Computer Input Devices and Embedded Sensors in Future Warrior Handwear (Gloves)
Award last edited on: 11/5/2007

Sponsored Program
Awarding Agency
DOD : Army
Total Award Amount
Award Phase
Solicitation Topic Code
Principal Investigator
Tony Liau

Company Information

Rallypoint Inc

275 River Street Suite 2
Cambridge, MA 02139
   (617) 233-9470
Location: Single
Congr. District: 07
County: Middlesex

Phase I

Contract Number: ----------
Start Date: ----    Completed: ----
Phase I year
Phase I Amount
This project will result in the design and demonstration of an innovative, multifunctional Handwear Computer Input Device (HCID) that allows a soldier to interface his wearable computer through pressing various parts of his glove and by issuing quick, simple hand gestures. The significance of the project is that the HCID, when compared to current designs for the Land Warrior (LW) soldier control unit (SCU), provides greater functionality and imposes less physical restrictions upon the soldier's movements. The HCID will also serve as a device platform that can provide the soldier with additional sensing capabilities while monitoring the soldier's physiology. In Phase I we will select suitable technologies for glove-based multipurpose data input and evaluate both current and novel concepts for connecting the electronics within the glove and from the glove to the soldier's computer. Methods, designs, and analysis established from Phase I will lead to a fully functional prototype HCID that is responsive, flexible, and durable. It will be machine-washable and pass the required MIL-SPEC requirements

Phase II

Contract Number: ----------
Start Date: ----    Completed: ----
Phase II year
Phase II Amount
The objective of this SBIR is to produce a fully functional Handwear-based Computer Input Device (HCID) that serves as an interface to a soldier's wearable computer system, giving him advanced input control at his fingertips. By wearing a sensor-embedded glove that does not constrain physical movement, a soldier can perform frequent input tasks (e.g. controlling a radio or moving a mouse cursor) without having to take his hand off his weapon, as well as issue tactical commands using simple hand-arm gestures. In Phase I, we evaluated technologies suitable for glove-based data input, explored methods for integrating electronics into a glove, and demonstrated feasibility. In Phase II, we will build upon these results to produce a fully functional prototype HCID that has the look-and-feel of a normal glove in that all the electronics and capabilities are, for the most part, fully integrated into the glove itself. Designing a glove that is easy to manufacture, conforms to MIL-SPEC requirements, is launderable, and is highly fightable will also position us well for the near-term commercialization of glove-based radio interfaces, glove-based robot controllers, and other products based on HCID technology.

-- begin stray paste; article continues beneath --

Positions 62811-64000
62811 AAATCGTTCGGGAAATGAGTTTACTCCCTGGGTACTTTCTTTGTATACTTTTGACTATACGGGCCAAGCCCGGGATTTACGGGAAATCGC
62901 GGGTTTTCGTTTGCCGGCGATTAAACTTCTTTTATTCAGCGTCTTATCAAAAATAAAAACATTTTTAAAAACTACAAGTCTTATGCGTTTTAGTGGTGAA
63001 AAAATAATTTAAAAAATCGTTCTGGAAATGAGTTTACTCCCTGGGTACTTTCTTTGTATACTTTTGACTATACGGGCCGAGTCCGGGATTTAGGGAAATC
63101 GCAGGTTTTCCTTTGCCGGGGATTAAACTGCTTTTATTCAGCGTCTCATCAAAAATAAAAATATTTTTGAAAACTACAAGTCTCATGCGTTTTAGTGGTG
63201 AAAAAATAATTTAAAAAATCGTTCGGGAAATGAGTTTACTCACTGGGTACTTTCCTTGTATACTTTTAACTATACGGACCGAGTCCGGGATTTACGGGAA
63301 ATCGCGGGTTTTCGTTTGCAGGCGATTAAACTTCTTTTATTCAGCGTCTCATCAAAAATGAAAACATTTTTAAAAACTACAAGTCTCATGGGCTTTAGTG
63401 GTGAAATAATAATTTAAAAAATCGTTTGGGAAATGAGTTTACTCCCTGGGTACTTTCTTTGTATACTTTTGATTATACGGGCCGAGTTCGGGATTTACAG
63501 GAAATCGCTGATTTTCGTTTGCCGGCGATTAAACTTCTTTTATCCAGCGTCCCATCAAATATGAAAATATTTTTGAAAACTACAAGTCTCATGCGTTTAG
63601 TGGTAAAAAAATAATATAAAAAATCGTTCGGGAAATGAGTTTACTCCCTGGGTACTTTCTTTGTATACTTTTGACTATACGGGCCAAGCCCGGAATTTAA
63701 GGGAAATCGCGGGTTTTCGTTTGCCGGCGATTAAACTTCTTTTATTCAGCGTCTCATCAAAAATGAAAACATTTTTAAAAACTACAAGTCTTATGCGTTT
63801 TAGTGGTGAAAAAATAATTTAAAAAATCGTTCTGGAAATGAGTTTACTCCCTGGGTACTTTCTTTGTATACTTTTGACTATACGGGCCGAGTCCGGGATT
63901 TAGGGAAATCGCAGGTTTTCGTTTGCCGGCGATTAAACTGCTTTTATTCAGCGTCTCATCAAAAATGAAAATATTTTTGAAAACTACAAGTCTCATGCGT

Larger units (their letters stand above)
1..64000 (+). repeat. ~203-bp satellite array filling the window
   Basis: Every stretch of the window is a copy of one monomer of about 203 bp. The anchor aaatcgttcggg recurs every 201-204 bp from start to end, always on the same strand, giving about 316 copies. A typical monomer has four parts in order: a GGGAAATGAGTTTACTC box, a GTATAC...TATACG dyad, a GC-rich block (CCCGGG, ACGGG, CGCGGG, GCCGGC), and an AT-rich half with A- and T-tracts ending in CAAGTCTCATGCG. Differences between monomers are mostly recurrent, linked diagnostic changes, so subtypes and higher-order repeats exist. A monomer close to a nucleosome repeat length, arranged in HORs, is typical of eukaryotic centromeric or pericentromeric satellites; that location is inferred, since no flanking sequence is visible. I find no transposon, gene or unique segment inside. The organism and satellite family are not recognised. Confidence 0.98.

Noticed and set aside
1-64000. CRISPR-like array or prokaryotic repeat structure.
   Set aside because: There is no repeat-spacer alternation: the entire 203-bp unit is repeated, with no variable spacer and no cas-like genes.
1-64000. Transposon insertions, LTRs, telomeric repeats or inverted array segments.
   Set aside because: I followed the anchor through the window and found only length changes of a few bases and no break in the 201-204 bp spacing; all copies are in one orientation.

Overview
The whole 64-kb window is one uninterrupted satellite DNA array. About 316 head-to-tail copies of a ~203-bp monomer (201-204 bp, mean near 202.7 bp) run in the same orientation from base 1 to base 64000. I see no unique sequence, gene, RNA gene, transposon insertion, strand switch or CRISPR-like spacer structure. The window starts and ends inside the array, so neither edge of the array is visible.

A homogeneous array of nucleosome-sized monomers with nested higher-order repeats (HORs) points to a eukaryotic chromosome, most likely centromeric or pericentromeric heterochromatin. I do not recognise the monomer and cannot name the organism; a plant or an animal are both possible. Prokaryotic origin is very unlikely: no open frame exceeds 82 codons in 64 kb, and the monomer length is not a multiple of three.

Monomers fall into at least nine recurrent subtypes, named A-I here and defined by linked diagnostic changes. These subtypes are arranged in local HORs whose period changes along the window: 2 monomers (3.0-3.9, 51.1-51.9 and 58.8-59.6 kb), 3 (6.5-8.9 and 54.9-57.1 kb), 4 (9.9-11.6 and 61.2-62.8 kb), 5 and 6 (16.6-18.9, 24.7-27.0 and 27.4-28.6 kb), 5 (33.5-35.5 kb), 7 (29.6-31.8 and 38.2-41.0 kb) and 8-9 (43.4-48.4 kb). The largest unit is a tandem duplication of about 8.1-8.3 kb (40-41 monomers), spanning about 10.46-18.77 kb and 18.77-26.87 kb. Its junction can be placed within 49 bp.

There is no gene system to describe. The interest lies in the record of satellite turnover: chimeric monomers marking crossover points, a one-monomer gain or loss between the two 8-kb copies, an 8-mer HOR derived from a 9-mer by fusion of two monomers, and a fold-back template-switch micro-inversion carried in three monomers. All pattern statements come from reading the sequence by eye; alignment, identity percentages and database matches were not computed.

Wearables, E-Textiles, Input Devices, Control Unit, Handwear, Glove, Gesture, Land Warrior